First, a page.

Ever dream of just chucking it all in ? Riping off your necktie, throwing away your Blackberry, and walking away from responsibility? You might have the bohemian spirit. A new exhibit at the Grand Palais in Paris celebrates 400 years of free spirits with 118 paintings that span Da Vinci to Picasso. The exhibit will be open until January 14, 2013. If you can’t get there, or want a teaser, here’s a video. The exhibit was designed by Robert Carson, the producer of Puccini’s La Bohème at the Opéra de Paris and it captures the spirit of the impoverished artists of Montmartre or the Latin Quarter who have long called the City of Light home. One gallery is even set up as a reconstituted café that evokes the end of the 19th century.
Bohemian has two meanings: people who travel rootlessly around Europe, less kindly known as gypsies, and those who live an artistic and unconventional lifestyle. The label was applied to the Travelers because they were believed to be from Bohemia, a province within the modern Czech Republic. As for the other kind of bohemians, Charles Aznavour immortalized their lifestyle in his classic La Bohème. Each group has its own floor in the exhibit: gypsies, fortune tellers, and nomads are on the first floor; starving artists are on the second.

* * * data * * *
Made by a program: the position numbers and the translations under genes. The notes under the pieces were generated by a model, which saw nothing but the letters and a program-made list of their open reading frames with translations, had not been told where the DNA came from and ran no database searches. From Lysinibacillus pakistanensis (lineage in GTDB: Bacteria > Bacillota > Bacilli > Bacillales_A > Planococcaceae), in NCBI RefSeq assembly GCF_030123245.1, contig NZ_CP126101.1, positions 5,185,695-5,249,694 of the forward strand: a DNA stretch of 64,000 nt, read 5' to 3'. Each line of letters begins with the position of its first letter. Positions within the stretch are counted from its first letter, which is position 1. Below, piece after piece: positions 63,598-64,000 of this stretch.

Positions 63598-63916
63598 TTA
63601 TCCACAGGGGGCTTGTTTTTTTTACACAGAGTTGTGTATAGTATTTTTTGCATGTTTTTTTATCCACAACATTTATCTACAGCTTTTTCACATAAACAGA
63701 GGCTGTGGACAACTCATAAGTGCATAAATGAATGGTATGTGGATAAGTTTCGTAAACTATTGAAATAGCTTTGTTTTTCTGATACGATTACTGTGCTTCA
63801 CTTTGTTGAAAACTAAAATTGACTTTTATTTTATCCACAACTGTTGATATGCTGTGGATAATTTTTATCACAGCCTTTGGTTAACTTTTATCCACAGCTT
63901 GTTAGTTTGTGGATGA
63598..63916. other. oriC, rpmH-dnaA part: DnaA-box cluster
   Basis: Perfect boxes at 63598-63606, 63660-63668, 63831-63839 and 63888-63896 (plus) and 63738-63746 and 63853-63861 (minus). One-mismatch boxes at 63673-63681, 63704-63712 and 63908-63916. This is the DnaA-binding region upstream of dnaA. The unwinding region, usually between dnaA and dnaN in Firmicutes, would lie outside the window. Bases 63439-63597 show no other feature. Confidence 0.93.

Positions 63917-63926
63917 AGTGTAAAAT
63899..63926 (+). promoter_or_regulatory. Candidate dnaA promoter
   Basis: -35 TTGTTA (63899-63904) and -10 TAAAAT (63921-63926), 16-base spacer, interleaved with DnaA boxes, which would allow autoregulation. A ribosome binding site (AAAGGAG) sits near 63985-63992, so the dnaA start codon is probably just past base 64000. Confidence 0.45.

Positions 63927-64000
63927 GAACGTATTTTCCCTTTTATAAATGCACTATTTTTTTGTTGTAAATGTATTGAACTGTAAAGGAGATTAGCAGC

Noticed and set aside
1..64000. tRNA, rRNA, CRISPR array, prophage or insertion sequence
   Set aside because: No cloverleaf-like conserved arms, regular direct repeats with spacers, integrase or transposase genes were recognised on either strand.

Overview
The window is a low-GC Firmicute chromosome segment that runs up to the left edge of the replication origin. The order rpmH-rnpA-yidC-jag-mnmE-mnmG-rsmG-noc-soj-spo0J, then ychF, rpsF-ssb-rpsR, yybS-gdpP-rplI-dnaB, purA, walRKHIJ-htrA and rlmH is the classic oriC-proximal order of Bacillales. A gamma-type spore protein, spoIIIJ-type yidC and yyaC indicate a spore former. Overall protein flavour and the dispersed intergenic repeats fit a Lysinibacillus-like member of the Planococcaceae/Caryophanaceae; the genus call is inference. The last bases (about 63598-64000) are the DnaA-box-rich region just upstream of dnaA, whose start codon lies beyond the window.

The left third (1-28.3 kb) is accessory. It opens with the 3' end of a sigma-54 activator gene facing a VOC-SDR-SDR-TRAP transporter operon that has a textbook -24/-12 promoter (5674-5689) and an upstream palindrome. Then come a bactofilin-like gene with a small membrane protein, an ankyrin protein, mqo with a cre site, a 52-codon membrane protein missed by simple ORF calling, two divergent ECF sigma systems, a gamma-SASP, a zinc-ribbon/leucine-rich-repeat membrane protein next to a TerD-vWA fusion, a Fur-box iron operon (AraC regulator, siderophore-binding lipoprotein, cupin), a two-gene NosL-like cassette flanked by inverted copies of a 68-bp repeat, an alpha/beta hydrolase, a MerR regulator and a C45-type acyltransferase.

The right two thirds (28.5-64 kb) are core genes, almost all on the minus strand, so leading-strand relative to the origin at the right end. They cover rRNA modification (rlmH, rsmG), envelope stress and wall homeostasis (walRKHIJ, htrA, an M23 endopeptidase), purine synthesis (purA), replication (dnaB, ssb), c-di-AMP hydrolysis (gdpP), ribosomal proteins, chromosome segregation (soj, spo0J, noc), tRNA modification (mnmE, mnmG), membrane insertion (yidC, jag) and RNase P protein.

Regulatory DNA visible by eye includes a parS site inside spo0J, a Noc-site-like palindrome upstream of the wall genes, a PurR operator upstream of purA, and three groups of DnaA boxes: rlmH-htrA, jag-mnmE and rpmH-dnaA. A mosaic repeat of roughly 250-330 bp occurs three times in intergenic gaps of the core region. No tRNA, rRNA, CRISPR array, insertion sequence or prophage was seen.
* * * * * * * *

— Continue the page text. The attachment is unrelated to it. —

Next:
Today’s expression, les vaches maigres (lay vahsh mehgruh) means “the lean cows.” It’s a Biblical allusion to the lean years that came to Egypt under the reign of Joseph. His wise management under the seven fat years that preceded them allowed the people to survive. For those living the real vie bohémienne, there usually aren’t any fat years, just lean ones and leaner. Picasso apparently ate the soles of his own boots to get through his vaches maigres. That lends new mean to the brand Lean Cuisine.